Yes We Mystic brings intensity to Tractorgrease

Winnipeg-born Indie-rock band Yes We Mystic performs June 30 in Chilliwack, promoting their latest album Forgiver.

Winnipeg-born Indie-rock band Yes We Mystic performs at the Tractorgrease Cafe on Thursday

Winnipeg-born Indie-rock band Yes We Mystic performs at the Tractorgrease Cafe on Thursday



Yes We Mystic is a dynamic and emotional musical powerhouse originating out of Winnipeg, Manitoba.

Approaching genre as a tool rather than a barrier, the self-described “tinkering band” takes instruments, ideas, and sounds from wherever they can to craft something that’s all at once exhilarating, heartrending, pummelling, and grand.

Hurling rock together with folk, hip-hop, and R&B, strings and mandolins together with synthesizers, pedals, samples, and vocal effects, they come up with songs that can mellow and groove but climb in an instant to towering, frenzied heights.

The Progress reached Adam Fuhr (vocals/guitar) while the band takes a few days off in Calgary in the midst of touring their latest album Forgiver (April 2016). They launched the record with two hometown shows in Winnipeg, then took it overseas to Germany, hit up Eastern Canada and will soon be reaching the West Coast.

Yes We Mystic is in Chilliwack at the Tractorgrease Cafe on Thursday, June 30.

Friends since children, Fuhr and Keegan Steele (vocals/mandolin/synth) started their first 7-piece band together in high school.

“It ended abruptly in a traumatic high-school fashion,” Fuhr joked, but the two decided, “we’re not ready to stop making music yet. Let’s keep going.”

They started Yes We Mystic in 2011 and it’s sound and musicianship has changed and grown over the years. Today, Fuhr and Steele share the stage with Jodi Plenert (keyboards/cello/vocals), Jordon Ottenson (drums), and Eric Ross (violin) as a strong, committed and talented group.

“It’s kind of surreal that it’s finally out there,” Fuhr said of Forgiver, their first full-length. “It’s something we’ve worked on for three years.”

Their debut EP Floods and Fires (2011) was largely influenced by the folk instruments they had on hand while putting songs together in a friend’s basement. It launched them onto the Canadian indie scene, bringing them to perform at NXNE, M for Montreal, Breakout West, JUNOfest and Big Fun.

Listeners got a sense that the band was inching in a new direction with the two-track preview release of Vestige (2015). It contained “the last traces” of their folk sound, and a glimpse of what was to come.

Forgiver blew that wide open,” Fuhr said.

The album acts as their sonic ‘Rosetta Stone,’ laying out everything that the band has picked up along the way, with an innovative approach to songwriting that they’ve held since the beginning. “This record is our statement that makes it clear – to decipher what the hell’s going on with us,” Fuhr explained.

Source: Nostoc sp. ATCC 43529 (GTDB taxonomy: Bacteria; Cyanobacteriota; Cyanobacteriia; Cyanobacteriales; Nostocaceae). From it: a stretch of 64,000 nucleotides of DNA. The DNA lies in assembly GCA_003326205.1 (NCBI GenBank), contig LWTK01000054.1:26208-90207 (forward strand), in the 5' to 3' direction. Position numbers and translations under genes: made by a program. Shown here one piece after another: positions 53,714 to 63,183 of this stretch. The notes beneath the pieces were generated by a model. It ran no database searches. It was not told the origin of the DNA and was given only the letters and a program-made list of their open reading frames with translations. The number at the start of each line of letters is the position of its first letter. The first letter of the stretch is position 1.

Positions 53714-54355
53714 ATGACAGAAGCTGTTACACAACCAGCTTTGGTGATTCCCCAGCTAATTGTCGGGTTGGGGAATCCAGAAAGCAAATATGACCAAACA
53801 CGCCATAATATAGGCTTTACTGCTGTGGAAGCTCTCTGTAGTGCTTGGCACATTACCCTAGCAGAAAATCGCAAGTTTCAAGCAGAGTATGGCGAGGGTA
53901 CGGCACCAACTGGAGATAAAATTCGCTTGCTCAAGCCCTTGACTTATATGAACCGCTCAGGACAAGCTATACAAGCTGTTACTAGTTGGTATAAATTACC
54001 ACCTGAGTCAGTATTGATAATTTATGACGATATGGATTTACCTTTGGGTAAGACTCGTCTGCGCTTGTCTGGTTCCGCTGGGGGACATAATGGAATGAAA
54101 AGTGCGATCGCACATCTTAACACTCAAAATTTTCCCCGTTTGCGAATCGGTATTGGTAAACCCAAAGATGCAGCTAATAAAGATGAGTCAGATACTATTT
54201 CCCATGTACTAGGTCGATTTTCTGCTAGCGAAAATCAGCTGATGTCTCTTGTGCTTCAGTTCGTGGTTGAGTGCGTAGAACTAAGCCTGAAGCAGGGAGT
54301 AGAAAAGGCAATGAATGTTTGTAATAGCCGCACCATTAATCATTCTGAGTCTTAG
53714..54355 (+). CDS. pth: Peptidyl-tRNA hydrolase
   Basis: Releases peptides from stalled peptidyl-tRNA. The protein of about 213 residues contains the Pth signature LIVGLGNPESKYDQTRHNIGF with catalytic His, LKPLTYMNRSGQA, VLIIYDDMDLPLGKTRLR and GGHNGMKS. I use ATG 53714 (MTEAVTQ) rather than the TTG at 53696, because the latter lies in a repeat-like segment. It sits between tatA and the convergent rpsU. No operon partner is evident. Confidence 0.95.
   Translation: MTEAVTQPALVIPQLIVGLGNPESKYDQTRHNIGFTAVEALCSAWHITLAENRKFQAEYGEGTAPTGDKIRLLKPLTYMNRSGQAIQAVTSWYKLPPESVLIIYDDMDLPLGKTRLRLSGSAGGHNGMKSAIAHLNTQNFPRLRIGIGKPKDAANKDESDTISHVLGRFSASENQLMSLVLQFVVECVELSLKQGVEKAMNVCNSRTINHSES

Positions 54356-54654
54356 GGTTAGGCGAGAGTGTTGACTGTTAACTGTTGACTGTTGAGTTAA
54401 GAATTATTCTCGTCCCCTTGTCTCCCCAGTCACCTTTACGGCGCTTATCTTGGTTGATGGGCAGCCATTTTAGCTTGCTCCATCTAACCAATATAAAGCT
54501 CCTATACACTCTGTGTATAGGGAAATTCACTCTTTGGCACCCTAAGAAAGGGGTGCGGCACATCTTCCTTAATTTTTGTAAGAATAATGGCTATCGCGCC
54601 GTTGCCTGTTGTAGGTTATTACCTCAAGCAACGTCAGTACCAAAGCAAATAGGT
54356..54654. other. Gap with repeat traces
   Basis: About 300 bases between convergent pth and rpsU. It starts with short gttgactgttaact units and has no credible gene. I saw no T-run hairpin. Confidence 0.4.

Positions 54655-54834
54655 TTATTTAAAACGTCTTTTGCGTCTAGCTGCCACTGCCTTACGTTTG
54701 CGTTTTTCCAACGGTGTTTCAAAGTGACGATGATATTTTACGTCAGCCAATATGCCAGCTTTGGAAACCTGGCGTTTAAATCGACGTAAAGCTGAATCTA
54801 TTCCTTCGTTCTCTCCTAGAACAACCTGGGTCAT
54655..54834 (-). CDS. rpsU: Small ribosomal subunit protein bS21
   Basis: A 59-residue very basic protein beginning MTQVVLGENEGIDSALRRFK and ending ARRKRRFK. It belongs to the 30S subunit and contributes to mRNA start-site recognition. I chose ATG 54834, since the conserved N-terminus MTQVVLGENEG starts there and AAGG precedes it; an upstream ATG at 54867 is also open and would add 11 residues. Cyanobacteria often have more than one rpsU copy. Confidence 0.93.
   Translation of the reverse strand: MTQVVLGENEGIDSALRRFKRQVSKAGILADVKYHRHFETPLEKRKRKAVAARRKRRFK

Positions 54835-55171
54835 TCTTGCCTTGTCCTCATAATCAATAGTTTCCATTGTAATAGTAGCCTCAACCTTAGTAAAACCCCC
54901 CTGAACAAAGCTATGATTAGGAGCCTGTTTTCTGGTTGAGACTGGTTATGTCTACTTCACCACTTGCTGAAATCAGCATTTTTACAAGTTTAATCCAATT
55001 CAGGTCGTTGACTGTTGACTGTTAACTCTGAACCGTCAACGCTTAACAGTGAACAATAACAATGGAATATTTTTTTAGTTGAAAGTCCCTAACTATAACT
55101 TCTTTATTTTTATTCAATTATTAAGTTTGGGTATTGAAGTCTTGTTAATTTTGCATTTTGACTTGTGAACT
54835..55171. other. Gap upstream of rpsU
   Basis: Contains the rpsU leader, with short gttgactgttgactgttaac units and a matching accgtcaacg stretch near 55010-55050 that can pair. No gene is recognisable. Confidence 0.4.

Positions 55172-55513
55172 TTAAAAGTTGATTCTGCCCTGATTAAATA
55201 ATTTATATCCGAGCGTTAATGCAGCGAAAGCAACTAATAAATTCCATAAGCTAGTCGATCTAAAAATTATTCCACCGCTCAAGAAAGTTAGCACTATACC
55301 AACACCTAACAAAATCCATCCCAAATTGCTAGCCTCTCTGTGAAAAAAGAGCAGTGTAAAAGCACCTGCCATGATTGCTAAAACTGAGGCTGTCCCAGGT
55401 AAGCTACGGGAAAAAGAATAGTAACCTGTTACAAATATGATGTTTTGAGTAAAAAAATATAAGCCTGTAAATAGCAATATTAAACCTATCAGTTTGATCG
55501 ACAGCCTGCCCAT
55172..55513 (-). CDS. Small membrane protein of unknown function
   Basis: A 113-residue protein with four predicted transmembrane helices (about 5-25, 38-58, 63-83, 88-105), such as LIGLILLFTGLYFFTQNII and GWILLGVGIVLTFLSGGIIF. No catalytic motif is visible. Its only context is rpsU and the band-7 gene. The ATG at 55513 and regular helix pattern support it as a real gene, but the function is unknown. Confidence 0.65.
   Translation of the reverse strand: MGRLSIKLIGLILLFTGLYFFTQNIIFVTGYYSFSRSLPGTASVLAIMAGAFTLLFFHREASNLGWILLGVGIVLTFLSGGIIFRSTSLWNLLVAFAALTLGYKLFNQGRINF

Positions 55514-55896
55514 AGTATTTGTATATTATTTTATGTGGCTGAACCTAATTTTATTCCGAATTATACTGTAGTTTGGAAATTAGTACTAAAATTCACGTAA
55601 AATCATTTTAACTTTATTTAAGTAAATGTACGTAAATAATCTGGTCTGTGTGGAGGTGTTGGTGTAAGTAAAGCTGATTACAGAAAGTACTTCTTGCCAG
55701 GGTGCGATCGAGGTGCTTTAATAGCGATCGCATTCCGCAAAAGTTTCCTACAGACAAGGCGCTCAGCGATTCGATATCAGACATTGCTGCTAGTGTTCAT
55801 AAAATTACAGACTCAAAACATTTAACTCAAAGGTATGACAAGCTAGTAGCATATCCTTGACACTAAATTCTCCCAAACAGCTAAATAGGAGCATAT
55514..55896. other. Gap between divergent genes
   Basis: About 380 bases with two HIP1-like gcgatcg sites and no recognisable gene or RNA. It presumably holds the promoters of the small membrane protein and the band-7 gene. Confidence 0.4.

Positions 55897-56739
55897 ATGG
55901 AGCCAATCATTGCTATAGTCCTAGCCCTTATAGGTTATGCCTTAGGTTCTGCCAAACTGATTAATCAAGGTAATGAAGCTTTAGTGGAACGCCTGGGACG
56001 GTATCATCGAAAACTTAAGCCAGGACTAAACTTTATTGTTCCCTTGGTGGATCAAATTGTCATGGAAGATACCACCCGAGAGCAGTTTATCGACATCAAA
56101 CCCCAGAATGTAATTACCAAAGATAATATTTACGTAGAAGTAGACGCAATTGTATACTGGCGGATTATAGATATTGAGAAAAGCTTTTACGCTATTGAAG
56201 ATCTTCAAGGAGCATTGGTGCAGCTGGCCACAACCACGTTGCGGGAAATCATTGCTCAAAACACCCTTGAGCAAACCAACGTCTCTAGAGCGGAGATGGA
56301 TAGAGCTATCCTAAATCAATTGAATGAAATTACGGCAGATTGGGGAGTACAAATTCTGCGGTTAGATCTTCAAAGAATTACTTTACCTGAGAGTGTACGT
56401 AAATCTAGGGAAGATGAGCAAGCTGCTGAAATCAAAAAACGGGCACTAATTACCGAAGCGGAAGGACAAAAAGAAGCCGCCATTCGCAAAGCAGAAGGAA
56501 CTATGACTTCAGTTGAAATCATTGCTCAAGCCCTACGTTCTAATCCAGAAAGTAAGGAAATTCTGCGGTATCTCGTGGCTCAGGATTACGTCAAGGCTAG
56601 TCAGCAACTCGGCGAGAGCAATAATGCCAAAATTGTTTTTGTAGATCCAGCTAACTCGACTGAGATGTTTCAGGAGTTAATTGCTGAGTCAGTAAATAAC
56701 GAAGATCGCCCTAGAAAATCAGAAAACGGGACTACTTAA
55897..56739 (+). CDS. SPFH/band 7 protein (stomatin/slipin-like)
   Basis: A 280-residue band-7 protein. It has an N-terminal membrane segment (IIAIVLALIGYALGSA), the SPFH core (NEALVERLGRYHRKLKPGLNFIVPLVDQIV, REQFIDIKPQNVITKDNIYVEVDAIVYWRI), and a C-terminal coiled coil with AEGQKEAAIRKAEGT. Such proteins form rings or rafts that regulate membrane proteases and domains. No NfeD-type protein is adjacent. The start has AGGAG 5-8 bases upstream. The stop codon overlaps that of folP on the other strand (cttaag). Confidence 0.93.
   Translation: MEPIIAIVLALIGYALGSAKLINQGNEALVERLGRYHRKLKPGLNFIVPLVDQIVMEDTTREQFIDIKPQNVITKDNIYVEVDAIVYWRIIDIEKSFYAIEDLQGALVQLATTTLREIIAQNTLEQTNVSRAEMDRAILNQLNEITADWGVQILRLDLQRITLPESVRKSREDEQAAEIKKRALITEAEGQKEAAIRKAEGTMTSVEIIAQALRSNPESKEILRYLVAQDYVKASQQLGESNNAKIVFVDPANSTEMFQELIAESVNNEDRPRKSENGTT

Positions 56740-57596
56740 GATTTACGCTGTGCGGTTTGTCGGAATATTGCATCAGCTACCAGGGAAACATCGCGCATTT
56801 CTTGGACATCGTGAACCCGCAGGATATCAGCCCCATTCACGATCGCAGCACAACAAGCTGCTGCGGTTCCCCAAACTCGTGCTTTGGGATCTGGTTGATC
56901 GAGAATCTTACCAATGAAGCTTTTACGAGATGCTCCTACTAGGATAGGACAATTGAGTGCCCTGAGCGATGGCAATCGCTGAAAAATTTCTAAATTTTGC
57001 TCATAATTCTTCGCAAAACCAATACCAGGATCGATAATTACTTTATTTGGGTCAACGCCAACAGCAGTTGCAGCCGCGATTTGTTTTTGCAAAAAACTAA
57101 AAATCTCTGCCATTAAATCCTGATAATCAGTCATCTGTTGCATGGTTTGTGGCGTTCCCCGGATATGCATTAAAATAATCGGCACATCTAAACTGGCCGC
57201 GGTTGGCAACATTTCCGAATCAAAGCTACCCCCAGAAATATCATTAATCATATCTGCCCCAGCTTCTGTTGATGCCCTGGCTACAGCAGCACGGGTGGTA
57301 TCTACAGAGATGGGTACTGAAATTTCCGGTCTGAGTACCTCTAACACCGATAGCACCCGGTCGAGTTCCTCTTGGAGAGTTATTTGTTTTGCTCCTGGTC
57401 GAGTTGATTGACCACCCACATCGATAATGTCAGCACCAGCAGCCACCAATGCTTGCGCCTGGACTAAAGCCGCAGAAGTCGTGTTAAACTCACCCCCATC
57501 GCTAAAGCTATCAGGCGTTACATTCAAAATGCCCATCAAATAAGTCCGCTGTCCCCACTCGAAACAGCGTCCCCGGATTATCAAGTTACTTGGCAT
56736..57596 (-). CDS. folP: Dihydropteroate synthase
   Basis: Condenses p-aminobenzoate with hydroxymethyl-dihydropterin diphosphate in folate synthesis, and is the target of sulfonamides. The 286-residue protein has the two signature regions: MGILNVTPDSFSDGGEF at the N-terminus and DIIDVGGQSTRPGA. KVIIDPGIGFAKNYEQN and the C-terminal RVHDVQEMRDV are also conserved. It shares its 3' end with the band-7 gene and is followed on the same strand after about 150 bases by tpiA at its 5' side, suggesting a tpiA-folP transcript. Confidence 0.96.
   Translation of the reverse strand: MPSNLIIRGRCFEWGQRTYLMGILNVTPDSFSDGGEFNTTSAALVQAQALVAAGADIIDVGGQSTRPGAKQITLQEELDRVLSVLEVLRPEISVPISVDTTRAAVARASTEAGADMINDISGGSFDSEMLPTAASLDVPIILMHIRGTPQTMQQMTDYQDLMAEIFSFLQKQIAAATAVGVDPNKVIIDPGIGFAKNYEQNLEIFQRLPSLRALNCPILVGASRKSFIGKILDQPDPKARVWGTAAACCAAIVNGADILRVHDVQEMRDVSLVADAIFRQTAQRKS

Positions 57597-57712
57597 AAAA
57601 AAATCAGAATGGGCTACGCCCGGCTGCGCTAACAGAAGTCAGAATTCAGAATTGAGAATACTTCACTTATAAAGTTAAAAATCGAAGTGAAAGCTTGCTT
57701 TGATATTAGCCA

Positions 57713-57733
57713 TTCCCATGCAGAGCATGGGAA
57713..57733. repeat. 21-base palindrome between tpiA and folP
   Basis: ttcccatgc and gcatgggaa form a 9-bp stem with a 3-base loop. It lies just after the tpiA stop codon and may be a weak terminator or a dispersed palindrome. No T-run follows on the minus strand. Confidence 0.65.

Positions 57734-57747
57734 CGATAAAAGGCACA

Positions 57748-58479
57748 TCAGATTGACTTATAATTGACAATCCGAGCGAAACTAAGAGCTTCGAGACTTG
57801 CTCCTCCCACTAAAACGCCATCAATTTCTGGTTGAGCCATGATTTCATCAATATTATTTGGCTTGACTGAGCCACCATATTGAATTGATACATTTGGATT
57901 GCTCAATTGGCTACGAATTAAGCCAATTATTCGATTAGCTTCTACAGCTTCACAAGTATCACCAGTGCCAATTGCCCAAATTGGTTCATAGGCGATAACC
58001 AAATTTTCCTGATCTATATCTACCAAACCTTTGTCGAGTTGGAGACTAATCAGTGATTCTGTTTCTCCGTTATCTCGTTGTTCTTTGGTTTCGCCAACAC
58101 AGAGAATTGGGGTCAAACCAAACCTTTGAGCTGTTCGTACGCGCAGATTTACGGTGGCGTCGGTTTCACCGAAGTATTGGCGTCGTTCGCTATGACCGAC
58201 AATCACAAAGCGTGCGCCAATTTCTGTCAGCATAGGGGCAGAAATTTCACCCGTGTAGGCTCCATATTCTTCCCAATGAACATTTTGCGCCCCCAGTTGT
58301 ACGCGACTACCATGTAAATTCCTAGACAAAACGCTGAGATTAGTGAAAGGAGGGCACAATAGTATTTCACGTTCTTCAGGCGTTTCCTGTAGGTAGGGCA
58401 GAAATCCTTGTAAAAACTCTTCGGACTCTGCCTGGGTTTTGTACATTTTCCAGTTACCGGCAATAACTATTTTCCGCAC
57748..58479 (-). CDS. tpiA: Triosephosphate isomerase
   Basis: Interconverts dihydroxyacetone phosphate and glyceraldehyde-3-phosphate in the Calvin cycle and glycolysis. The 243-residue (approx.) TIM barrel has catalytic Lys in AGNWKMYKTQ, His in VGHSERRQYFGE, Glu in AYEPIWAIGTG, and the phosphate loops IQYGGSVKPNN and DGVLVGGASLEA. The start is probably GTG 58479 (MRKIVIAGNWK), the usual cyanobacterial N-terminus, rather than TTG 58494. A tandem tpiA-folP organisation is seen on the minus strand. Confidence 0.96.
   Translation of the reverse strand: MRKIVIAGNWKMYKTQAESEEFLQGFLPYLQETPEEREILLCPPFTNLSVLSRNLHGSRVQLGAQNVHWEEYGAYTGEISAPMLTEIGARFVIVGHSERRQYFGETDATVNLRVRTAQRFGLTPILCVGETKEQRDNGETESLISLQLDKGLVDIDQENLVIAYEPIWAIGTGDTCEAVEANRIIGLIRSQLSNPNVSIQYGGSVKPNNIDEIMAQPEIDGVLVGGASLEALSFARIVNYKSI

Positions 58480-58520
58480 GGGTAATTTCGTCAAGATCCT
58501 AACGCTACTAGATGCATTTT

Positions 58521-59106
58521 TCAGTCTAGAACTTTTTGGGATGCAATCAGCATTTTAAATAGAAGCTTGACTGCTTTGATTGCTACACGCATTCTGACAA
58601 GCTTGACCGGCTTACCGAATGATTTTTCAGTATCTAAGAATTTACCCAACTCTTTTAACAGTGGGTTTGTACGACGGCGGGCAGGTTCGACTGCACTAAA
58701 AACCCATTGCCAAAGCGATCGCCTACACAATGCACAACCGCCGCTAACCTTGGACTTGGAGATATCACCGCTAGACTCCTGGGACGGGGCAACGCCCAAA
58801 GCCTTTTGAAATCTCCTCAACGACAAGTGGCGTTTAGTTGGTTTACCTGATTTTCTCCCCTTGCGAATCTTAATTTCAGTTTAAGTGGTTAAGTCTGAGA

The theme of forgiveness ties each track together, manifesting in disparate ways.

Some tracks, like ‘Undertow,’ are fictional in their approach. Others are direct in nature, inspired by personal events that touch on the aftermath of a betrayal, like ‘The Contest of Wit.’

‘Without Fail’ was cut from the album, but it’s a bonus track on the deluxe vinyl version. It deals with the question of whether or not someone will be able to forgive you for what you’ve done, or if you could even forgive yourself.

“It’s a shame it had to go – thematically– but sonically, it was the right choice because it made for a more cohesive record.”

Fuhr and Steele generally develop the melodic and lyrical structure of each song. “Then we take it to the band and build it up into the complex tapestry that you hear on the record,” Fuhr says.

When they released Forgiver they also launched the Forgiver Project, which is somewhat of an artistic experiment. They put up posters across the country simply asking ‘What have you been unable to forgive?’ with a phone number for people to anonymously respond to via text, which are available to read at Twitter.com/forgiver_.

The art project was a way to further explore and expand on the theme of forgiveness, but for Yes We Mystic, the record is what it all boils down to.

“We’re so proud of how it turned out,” Fuhr said of the final product, “and we’re really happy with how it’s been received.”

The band says the best descriptor for their sound is “intense, cinematic art pop,” which is something you have to hear to understand. And at the live shows, the songs grow to further heightened places.

Check out Yes We Mystic with special guests The Great Atlas at the Tractorgrease Cafe (48710 Chilliwack Lake Road) at 7 p.m. on Thursday, June 30. Tickets are $12 available to reserve at 604-858-3814 or tractorgrease@gmail.com.